(Reuters) - Ontario Teachers’ Pension Fund, a large Canadian Pacific Railway shareholder, will vote for William Ackman’s slate of directors instead of the incumbent board, strengthening the activist investor’s hand ahead of next week’s proxy showdown.
Teachers said on Monday it would not vote for CP’s slate of proposed directors because the company’s performance has lagged its peers during Fred Green’s tenure as chief executive.
In a statement posted on its website, Teachers said a recent set of strong CP results had failed to convince it that CP was outperforming its peers and it believed “there is more risk” in maintaining the status quo.
“After reviewing the proxy materials for both management and the dissident, Teachers’ is voting the dissident proxy, requiring an ‘abstain’ vote on the management proxy,” the pension fund manager, one of Canada’s largest, said.
A proxy battle between Canada’s second biggest railroad and Pershing Square Capital Management, a hedge fund that Ackman runs, will be decided at CP’s annual meeting in Calgary, Alberta on May 17. Pershing is CP’s biggest shareholder with a 14.1 percent stake.
“We urge the Ontario Teachers’ Pension Plan to reconsider its decision and to support the CP board nominees and the continued creation of value through the aggressive and successful execution of CP’s multi-year plan,” CP said in a statement.
The railroad said it would continue soliciting shareholders to vote in favor of its board nominees up until voting closes next Thursday.
Teachers owns approximately 2.46 million shares in CP, or a stake of 1.33 percent as of March 31, according to Thomson One data. That makes it CP’s 16th largest shareholder.
Teachers’ support for Pershing is in line with recent polls that indicate that most institutional shareholders favor the Pershing board nominees.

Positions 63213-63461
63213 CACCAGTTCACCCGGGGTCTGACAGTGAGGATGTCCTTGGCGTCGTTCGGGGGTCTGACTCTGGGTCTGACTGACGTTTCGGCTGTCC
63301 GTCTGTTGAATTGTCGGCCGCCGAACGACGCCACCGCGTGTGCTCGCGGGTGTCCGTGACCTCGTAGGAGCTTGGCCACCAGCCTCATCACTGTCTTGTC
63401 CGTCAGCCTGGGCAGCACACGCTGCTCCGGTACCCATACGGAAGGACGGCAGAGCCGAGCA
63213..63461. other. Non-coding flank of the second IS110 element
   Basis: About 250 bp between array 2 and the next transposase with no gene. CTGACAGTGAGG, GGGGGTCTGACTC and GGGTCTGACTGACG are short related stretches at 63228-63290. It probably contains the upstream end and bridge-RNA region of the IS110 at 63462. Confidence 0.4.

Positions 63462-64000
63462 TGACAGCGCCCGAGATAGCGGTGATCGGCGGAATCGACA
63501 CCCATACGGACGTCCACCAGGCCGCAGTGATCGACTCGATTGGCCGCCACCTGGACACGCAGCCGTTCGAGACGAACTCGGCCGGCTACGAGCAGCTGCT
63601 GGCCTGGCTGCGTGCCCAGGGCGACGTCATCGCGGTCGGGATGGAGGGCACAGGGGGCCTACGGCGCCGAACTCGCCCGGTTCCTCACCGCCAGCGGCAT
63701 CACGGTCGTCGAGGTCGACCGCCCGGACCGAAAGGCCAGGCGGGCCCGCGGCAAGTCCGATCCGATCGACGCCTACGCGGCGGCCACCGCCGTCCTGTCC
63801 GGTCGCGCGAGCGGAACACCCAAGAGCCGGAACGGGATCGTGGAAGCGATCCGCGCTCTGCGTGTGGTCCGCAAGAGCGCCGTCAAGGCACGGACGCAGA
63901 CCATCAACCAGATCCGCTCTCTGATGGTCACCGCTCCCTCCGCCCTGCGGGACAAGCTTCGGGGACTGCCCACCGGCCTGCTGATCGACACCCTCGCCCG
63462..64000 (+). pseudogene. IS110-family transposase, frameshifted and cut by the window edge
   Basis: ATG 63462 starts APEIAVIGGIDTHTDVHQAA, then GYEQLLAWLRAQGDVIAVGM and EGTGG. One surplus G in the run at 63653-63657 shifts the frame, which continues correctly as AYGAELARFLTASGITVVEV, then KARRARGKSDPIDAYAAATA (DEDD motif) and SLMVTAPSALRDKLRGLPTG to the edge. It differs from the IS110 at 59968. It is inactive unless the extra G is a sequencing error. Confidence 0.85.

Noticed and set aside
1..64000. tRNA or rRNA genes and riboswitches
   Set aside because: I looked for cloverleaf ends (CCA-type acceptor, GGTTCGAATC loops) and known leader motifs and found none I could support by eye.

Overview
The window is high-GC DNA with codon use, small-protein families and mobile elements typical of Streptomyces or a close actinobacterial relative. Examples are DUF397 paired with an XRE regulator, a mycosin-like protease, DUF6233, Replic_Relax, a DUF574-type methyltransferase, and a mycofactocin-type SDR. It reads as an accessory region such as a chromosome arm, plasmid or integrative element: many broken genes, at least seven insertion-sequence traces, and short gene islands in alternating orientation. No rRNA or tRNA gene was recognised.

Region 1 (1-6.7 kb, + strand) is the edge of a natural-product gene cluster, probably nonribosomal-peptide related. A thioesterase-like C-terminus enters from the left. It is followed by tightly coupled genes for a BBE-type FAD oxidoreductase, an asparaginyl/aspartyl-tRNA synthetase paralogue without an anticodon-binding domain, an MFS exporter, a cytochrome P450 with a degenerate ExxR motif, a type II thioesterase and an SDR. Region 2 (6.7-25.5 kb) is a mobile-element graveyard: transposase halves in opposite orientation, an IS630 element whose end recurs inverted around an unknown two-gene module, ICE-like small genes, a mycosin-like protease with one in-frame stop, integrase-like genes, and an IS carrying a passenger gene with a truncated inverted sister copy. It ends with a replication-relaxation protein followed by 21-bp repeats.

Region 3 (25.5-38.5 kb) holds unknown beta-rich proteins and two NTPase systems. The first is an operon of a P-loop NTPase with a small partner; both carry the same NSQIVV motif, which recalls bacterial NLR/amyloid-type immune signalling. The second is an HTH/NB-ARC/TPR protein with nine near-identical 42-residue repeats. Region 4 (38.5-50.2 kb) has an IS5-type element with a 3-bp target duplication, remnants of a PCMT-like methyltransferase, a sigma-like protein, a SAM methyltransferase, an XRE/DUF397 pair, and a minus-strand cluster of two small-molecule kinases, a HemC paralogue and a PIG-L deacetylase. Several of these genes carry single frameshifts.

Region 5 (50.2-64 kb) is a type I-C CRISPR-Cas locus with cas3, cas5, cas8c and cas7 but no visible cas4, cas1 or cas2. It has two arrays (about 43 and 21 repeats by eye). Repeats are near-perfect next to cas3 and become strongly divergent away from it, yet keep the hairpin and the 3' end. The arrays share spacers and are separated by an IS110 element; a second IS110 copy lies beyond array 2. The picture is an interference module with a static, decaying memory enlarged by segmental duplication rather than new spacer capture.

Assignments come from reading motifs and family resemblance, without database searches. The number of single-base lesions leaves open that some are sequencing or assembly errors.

Institutional Shareholder Services Inc., a leading advisory firm on proxy contests, last week endorsed the activist investor’s entire slate of seven nominees to sit on CP’s board.
In a nine-page statement, CP said on Monday that the ISS report contained a number of inaccurate and misleading statements and comparisons.
“Among others, ISS misrepresents CP’s management recommendations for director nominees, creates a peer group for CP that is not comprised of CP’s listed Class I peers and gets the location of the company’s annual meeting of shareholders wrong,” CP said.
It also criticized ISS for a “lack of thorough analysis and objectivity”.
A recommendation from Glass Lewis, another advisory firm, is expected this week.
Pershing wants to replace Green with Hunter Harrison, the former chief executive of CP rival Canadian National Railway, who the fund believes will boost CP’s lagging performance as he did at CN.
CP’s board has thrown its support behind Green and said repeatedly that installing Harrison as CEO will be harmful for CP’s business, something Teachers’ questioned.
“We believe that CP’s multi-year plan is similar to those previously executed by Mr. Harrison and that a change in management would not imperil the success of executing the (plan),” Teachers said.
CP’s stock closed was 12 Canadian cents weaker at C$74.49 on the Toronto Stock Exchange.
Reporting By Nicole Mordant in Vancouver; Editing by Frank McGurty and Janet Guttsman